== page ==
Nation Briefs

Software glitch delays 660,000 tax refunds

WASHINGTON – The Internal Revenue Service says 660,000 taxpayers will have their refunds delayed by up to six weeks because of a problem with the software they used to file their tax returns.

The delay affects people claiming education tax credits who filed returns between Feb. 14 and Feb. 22.

H&R Block, the tax preparing giant, says that some of its customers were affected but the company has resolved the problem.

A limited number of other software companies have also had problems, but IRS spokeswoman Michelle Eldridge declined to name them.

Turbo Tax customers were not affected, spokeswoman Julie Miller said.

The IRS expects to process about 150 million tax returns from individuals, so less than 1 percent will be affected. About 6.6 million taxpayers are expected to claim the education tax credits.

The software problem was on Form 8863, which is used to claim the American Opportunity credit, which provides up to $2,500 to help pay for college expenses, and the Lifetime Learning credit, which provides up to $2,000.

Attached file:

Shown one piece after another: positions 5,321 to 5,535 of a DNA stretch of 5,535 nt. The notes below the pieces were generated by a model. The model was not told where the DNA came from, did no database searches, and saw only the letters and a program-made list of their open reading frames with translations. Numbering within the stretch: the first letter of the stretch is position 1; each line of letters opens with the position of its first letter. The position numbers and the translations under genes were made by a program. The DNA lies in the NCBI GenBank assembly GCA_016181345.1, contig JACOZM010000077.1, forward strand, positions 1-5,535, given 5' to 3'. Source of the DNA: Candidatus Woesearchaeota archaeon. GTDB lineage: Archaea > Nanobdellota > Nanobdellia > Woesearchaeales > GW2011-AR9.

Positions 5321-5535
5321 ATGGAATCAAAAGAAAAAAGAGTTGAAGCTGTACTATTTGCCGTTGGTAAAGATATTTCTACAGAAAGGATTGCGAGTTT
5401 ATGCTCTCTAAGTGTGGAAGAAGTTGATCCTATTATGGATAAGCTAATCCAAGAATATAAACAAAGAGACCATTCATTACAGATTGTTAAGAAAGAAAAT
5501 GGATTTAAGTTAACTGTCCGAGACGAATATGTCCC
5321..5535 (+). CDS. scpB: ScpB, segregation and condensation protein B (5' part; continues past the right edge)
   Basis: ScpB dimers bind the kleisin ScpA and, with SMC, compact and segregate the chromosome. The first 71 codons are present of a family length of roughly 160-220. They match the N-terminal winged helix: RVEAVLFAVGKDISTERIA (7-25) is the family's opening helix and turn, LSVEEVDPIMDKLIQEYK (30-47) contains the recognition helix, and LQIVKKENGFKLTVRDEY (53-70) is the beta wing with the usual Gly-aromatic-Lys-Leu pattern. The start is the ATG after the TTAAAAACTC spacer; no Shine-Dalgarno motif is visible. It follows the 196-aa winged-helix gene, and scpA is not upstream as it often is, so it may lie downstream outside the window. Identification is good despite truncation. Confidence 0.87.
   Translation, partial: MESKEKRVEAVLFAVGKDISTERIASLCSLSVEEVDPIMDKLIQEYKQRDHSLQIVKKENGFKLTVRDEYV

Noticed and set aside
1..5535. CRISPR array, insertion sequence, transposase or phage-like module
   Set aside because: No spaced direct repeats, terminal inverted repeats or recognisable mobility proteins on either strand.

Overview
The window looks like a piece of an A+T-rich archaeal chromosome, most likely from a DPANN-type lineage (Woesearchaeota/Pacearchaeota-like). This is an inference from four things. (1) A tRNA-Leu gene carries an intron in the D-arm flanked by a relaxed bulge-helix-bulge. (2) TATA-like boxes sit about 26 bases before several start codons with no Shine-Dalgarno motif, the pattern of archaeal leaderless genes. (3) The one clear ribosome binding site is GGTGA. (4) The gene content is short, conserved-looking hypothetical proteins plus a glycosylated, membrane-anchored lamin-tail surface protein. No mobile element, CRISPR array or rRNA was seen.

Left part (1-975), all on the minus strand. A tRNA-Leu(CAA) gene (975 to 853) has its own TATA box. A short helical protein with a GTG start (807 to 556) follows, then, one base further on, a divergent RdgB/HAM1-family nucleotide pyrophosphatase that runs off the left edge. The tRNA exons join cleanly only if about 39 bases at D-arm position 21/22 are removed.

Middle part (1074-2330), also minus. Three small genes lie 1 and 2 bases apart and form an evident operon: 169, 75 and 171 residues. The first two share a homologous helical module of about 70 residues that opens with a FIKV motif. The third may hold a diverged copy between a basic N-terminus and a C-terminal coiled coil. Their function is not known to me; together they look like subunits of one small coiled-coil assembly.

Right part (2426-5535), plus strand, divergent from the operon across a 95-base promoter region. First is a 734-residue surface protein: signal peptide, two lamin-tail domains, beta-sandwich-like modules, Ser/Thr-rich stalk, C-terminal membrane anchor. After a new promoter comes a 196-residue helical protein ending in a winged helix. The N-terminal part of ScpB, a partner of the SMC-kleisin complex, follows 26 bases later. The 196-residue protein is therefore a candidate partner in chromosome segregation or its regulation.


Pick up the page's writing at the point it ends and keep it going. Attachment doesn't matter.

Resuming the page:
Senate GOP tells Obama to tone down attacks

WASHINGTON – Polite yet firm, Senate Republicans told President Barack Obama on Thursday to tone down his political attacks and prod Democratic allies to support controversial changes in Medicare if he wants a compromise reducing deficits and providing stability to federal benefit programs.

Participants at a 90-minute closed-door meeting said Obama acknowledged the point without yielding ground – and said that Republicans criticize him freely. “To quote an old Chicago politician, ‘Politics ain’t beanbag,’” the president said.

The discussion came as Obama wrapped up a highly publicized round of meetings with rank-and-file lawmakers in both parties and both houses of Congress in hopes of building support for a second-term agenda of deficit reduction, immigration overhaul and gun control.

Obama met separately with Senate Republicans and House Democrats as legislation to lock in $85 billion in spending cuts and avert a government shutdown March 27 made plodding progress. Separately, the two parties advanced rival longer-term budgets in both houses.

Associated Press